The PJ Tatler

Say, the Clintons' 'Speaking Fees' Sure Look Like Hefty Foreign Bribes

So check this out. Hillary Clinton claims that when she and Bill left the White House, they were “dead broke.”

Well, what’s One Broke Girl to do with a youthful yet retired husband and lots of legal bills to pay?

Hillary Clinton became Secretary of State. Bill Clinton set up a foundation, which is tax-exempt. Through that foundation, Bill booked a pile of extremely lucrative speaking engagements all over the world. Hillary’s State Department approved all of them, according to documents FOIA’d into the light by Judicial Watch and the Washington Examiner.

How lucrative was this effort? Well, let’s just say that Hillary ain’t no ways tired, and she ain’t no ways broke either.

A joint investigation by the Washington Examiner and the nonprofit watchdog group Judicial Watch found that former President Clintongave 215 speeches and earned $48 million while his wife presided over U.S. foreign policy, raising questions about whether the Clintons fulfilled ethics agreements related to the Clinton Foundation during Hillary Clinton‘s tenure as secretary of state.

According to documents obtained by Judicial Watch and released Wednesday in an ongoing Freedom of Information Act case, State Department officials charged with reviewing Bill Clinton’s proposed speeches did not object to a single one.

Not a single one.

We’re not talking about speeches delivered to the Des Moines Toastmasters. They couldn’t afford to buy a former American president’s time at the rates the Clintons were charging.

State Department legal advisers, serving as “designated agency ethics officials,” approved Bill Clinton’s speeches in ChinaRussiaSaudi ArabiaEgypt, the United Arab EmiratesPanama,TurkeyTaiwanIndia, the Cayman Islands and other countries.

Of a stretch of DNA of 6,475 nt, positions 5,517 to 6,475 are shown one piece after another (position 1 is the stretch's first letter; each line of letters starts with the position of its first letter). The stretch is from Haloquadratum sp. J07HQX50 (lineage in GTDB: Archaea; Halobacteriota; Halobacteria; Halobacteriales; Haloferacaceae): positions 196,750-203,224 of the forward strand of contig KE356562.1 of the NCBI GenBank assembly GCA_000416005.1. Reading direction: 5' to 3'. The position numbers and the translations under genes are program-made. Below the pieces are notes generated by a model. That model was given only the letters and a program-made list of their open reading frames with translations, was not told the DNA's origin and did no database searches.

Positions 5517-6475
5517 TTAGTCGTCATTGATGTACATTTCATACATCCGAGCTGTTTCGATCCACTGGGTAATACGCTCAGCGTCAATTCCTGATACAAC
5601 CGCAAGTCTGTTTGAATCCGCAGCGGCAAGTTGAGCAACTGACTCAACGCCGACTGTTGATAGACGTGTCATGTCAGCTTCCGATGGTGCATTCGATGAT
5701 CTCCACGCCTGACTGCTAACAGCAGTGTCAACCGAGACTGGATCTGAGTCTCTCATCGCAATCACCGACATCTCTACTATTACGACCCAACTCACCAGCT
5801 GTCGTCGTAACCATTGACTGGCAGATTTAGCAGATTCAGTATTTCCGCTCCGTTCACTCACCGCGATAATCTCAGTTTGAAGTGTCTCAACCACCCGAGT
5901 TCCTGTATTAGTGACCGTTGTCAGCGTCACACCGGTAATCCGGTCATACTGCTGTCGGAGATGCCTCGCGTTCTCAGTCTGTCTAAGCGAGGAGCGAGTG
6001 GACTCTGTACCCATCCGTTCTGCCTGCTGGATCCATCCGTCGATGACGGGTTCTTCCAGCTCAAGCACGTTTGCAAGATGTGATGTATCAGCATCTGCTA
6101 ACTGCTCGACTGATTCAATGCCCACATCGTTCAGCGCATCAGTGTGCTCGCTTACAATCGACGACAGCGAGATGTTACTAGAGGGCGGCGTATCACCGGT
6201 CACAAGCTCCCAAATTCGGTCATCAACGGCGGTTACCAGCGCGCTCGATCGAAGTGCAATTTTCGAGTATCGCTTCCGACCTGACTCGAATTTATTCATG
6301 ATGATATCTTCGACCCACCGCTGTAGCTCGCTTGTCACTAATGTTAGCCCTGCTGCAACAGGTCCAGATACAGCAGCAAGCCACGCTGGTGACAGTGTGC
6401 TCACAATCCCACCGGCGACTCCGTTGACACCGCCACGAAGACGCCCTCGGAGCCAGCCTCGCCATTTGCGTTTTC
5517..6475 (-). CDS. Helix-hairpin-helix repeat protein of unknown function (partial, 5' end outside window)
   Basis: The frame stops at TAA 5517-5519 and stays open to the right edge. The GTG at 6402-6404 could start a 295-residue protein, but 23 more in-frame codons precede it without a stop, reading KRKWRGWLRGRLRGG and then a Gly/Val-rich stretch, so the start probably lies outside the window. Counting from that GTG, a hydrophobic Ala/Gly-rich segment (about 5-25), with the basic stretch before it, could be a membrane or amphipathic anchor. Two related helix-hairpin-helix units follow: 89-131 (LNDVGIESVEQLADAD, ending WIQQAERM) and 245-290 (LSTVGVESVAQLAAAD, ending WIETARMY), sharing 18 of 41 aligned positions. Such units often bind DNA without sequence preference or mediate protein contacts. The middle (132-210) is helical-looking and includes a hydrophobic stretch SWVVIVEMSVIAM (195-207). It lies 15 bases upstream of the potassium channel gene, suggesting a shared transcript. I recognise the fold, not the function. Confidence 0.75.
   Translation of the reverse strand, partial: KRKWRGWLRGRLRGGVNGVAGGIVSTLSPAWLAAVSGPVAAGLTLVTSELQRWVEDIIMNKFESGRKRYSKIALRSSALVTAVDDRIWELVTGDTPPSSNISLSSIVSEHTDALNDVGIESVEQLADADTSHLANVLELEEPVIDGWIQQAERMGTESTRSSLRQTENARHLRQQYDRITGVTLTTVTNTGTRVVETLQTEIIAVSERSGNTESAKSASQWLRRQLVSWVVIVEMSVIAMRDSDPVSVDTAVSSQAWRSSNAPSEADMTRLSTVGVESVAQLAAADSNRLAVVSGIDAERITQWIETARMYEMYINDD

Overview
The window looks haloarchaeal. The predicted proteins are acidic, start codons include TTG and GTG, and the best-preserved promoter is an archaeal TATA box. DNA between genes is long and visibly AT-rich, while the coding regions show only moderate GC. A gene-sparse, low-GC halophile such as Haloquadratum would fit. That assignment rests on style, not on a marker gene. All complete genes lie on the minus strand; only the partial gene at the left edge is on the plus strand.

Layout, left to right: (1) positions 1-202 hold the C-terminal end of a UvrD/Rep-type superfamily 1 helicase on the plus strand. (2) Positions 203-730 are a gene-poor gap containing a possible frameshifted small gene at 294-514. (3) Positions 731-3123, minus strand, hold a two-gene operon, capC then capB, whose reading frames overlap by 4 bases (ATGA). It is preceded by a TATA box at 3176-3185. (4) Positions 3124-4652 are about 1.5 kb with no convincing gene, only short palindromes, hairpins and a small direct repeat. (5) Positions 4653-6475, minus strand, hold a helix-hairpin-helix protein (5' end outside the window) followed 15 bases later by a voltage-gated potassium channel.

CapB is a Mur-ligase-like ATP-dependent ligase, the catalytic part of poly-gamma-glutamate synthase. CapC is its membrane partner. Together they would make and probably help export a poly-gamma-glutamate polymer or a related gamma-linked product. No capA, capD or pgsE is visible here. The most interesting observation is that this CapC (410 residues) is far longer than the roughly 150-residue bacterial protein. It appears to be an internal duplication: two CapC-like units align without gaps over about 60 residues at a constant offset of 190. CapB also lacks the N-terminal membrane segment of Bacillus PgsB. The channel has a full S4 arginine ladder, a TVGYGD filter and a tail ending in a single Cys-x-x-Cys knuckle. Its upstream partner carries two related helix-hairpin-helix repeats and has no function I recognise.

The memos approving Mr. Clinton’s speeches were routinely copied to Cheryl Mills, Hillary Clinton’s senior counsel and chief of staff.

That would be Hillary’s longtime loyalist and fixer, Cheryl Mills.

Did the Clintons use Hillary’s position atop the United States Department of State to line their own pockets, while accepting whopping amounts of cash from countries over which Hillary had serious policy power?

By a plain reading of the facts, that’s exactly what they did. They set the system up even before Hillary became Secretary of State.

Under State Department protocols, a “designated agency ethics official” is assigned to advise the secretary of state about “potential or actual conflicts of interest.”

In a December 2008 memorandum of understanding, the protocols were expanded to Bill Clinton, the Clinton Foundation and related initiatives — specifically, to reviewing Bill Clinton’s proposed speeches and consulting deals.

In an accompanying letter to the State Department legal adviser, Clinton lawyer David Kendall noted that Bill Clinton would disclose proposed consulting deals and, for speeches, provide “the identities of the host(s) (the entity that pay the speaker’s fee)” so that the State Department “in consultation with the White House as appropriate, may conduct a review for any real or apparent conflicts of interest with the duties of the Secretary of State.”

In all her years atop State, the department only found one such conflict, and that wasn’t in regard to any of Bill Clinton’s overseas speaking gigs. Hillary Clinton’s State Department got Bill Clinton greenlit every single time a foreign government wanted to pay him hundreds of thousands of dollars for an hour of his precious time.

Speeches weren’t the Clintons’ only means of hauling in foreign wealth while Hillary was America’s top diplomat. There’s more at the link above. Saudis alone have handed the Clintons somewhere between $18 million and $50 million, albeit not directly — to the tax-exempt Clinton Foundation.

What are these benefactors getting for their sizable investments?

One wonders, do the Clintons ever donate any of their earnings from “speaking fees” to any political candidates?

In the wrong light, that could look like laundering money from foreign sources.